Also I was wondering, if actually possible, if there could be a breakdown of the conjunctions themselves. An explanation as to why lýsa yfir means declare and why hafa í för með sér means what it does, what is the breakdown of all the words?
  7. Silver_Biscuit

    Silver_Biscuit Senior Member

    English - UK
    Well lýsa yfir technically would mean "illuminate over" or perhaps less literally "to shine light on", but it's not particularly helpful think of it like that (because that is not what it means!). Lýsa, related to the noun ljós as you can probably see, literally means "to light up", but is more commonly used to mean "describe" so although it is often good to understand literal meanings, you have to be careful. Just think that those two words together = declare. Hafa í för með sér is like "have in tow" "have with on a journey", just means that something accompanies something else.

    It is the use of the subjunctive that denotes the if.

    Eplið er rautt. The apple is red.
    eplið rautt... If the apple is red...

    About the commas... no, I would drop that if I were you. I think the use of a comma in the English translation would be a stylistic choice, and not grammatically necessary.
  8. Alxmrphi Senior Member

    Reykjavík, Ísland
    UK English
    What implies the if is the fact that when you get to the first the next thing that follows isn't usually a verb (because verbs go in the second slot in clauses) but if you get a verb in there and then another verb in the subjunctive, it implies the conditional. If you speak out the sentence to you with big overemphatic stress and breaking it up into the clauses, that often helps for me.

    Sambandið hefur lýst því yfir að...... reynist þessar ásakanir réttar......muni það hafa í för með sér gríðarlegt bakslag fyrir Bandaríkin.

    With the commas: sometimes we can use 'then' to join conditional clauses and in those cases you don't need a comma. The idea is similar though, yes. What is causing the shift is best not thought about as an adverb going before it, just the structure of this type of infrequently-used conditional.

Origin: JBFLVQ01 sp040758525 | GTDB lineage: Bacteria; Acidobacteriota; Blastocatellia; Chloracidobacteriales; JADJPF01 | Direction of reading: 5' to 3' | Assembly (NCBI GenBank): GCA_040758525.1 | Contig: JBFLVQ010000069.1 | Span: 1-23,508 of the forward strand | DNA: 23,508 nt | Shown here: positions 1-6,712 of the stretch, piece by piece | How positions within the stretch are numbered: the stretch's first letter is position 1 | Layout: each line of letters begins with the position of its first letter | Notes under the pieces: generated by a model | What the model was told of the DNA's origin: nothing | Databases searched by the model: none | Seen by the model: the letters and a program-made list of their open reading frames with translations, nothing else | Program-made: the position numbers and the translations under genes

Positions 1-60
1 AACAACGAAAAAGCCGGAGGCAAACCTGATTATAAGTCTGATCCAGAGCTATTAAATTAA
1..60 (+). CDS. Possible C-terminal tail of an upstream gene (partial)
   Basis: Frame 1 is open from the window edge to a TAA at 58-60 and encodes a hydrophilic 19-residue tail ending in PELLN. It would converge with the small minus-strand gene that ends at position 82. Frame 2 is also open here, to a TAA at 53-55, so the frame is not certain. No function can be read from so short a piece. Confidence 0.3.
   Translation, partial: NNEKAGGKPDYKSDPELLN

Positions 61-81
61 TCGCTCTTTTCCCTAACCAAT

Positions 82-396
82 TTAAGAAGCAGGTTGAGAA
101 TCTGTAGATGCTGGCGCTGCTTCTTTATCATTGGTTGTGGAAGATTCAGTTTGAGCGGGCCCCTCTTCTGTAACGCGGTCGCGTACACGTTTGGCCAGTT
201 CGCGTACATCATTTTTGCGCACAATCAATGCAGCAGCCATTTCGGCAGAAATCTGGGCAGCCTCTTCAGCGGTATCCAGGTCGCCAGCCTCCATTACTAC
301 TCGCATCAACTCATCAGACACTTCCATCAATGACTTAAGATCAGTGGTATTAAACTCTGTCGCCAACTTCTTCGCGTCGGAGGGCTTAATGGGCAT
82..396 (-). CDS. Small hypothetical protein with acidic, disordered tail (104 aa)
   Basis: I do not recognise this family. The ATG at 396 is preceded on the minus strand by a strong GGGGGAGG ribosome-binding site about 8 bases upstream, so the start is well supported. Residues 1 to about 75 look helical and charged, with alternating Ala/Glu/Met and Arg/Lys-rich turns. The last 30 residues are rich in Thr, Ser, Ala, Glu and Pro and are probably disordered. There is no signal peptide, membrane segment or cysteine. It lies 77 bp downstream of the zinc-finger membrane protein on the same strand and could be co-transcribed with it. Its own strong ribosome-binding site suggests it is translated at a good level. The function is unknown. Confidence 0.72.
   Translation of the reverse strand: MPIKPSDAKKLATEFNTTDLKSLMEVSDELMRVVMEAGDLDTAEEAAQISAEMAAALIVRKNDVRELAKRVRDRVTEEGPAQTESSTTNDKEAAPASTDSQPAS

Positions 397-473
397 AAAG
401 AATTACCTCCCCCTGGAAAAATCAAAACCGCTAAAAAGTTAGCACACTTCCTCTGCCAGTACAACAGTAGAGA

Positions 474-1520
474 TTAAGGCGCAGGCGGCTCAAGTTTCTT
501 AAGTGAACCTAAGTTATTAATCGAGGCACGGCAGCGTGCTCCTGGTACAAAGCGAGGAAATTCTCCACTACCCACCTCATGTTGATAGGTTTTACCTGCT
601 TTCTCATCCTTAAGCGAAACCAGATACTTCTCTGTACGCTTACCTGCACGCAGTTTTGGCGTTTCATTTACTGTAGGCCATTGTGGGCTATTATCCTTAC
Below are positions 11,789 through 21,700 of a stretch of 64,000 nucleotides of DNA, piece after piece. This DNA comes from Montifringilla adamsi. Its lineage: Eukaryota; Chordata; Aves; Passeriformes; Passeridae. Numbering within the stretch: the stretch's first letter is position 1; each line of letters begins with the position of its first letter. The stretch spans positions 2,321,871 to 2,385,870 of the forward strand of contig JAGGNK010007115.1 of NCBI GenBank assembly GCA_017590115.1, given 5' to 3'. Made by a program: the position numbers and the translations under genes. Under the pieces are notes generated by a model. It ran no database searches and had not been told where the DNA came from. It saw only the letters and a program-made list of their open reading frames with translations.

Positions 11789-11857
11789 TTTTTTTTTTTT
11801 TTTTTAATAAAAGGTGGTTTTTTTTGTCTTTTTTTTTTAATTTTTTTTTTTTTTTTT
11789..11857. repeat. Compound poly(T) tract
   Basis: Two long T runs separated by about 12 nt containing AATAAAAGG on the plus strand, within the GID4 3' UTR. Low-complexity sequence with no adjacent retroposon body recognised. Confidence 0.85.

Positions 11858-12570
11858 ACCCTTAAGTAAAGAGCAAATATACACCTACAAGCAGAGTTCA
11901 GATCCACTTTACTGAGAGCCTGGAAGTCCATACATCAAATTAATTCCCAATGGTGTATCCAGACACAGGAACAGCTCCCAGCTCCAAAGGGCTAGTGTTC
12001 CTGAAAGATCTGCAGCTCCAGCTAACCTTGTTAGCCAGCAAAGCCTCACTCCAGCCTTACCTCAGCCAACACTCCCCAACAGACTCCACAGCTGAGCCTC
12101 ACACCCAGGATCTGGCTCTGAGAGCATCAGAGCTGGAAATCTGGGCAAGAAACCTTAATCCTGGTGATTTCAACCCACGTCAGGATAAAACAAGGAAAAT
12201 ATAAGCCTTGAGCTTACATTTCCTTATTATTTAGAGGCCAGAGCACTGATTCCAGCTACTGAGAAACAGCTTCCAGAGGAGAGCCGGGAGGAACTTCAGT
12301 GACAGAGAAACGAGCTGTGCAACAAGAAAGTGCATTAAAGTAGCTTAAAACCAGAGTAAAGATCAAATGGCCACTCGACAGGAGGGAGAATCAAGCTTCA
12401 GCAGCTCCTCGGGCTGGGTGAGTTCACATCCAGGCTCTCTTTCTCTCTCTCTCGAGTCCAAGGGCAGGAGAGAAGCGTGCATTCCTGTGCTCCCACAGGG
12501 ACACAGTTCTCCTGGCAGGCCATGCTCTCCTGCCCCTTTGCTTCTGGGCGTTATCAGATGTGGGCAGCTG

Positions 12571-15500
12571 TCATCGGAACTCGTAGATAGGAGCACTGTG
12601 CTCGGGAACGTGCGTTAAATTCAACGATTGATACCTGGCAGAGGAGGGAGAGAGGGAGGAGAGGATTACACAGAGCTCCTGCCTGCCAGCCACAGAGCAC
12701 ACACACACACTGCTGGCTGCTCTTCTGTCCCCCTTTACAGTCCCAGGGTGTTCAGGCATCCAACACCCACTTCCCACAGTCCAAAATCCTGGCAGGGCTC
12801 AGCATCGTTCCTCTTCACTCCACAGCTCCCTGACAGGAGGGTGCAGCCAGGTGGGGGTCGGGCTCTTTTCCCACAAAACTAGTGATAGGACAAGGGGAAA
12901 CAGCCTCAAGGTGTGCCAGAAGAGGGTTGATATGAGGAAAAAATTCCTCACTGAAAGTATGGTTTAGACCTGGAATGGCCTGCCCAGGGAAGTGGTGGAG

You say 'conjunction' but I don't think it's what you mean. Conjunctions are words like 'and', 'if', 'then', 'so'.
    It sounds like you just mean an explanation of the expressions. Is that right?

    I've got no idea why lýsa yfir means declare, but hafa í för með sér is not totally random.
    Something has something else with it on a journey. So it's obviously grammaticalised (i.e. not literal meaning but more metaphorical in a sense).
    If something goes on a (here metaphorical) journey with something else, it's like 'bringing a consequence' with it. So the enormous backlash follows if the accusations are true.

    Think about 'bring about' in English. It doesn't mean 'bring' as in its normal sense but it has the exact same sort of thing going on here.
    An action of movement, implying consequence or cause. "Bring" shows one thing bringing another, exactly like 'having on a journey with' (i.e. bringing) in Icelandic.
  9. ShakeyX Senior Member

    British English
    All understood. Just to clarify, what word is in the subjunctive causing this "if"?
  10. Silver_Biscuit

    Silver_Biscuit Senior Member

    English - UK
    Also, as Alex says, this use of the subjuntive applies to both clauses in a conditional sentence.

    Eplið er rautt og það er bragðgott. The apple is red and it is tasty.
    eplið rautt það bragðgott. If the apple is red it is tasty.

    I know this sentence doesn't make a lot of sense but it's just off the top of my head.
  11. Silver_Biscuit

    Silver_Biscuit Senior Member

    English - UK
    Reynist / muni. As I said, the subjunctive form is actually the same as the indicative form for reynast in this instance which is not particularly helpful, but it is the subjunctive.
  12. Silver_Biscuit

    Silver_Biscuit Senior Member

    English - UK
    Ignore this! Because the accusations are plural, there is a difference. Oops.

    Ásakanir reynast réttar og það mun hafa í för með sér gríðarlegt bakslag fyrir Bandaríkin.

    Reynist ásakanir réttar muni það hafa í för með sér gríðarlegt bakslag fyrir Bandaríkin.
  13. Alxmrphi Senior Member

    Reykjavík, Ísland
    UK English
    English historically shares the exact same construction.
    Albeit it's made it's way out of the language for the most part but we can still use it today (i.e. with the subjunctive clause-initial in the first clause).

    Were I to win the lottery, I would buy you a car.
    Were I in his shoes, I wouldn't have done that.

    As you know the standard form to go with I is was. You put it into the 'subjunctive' were and can completely take out the if just like you can do in Icelandic.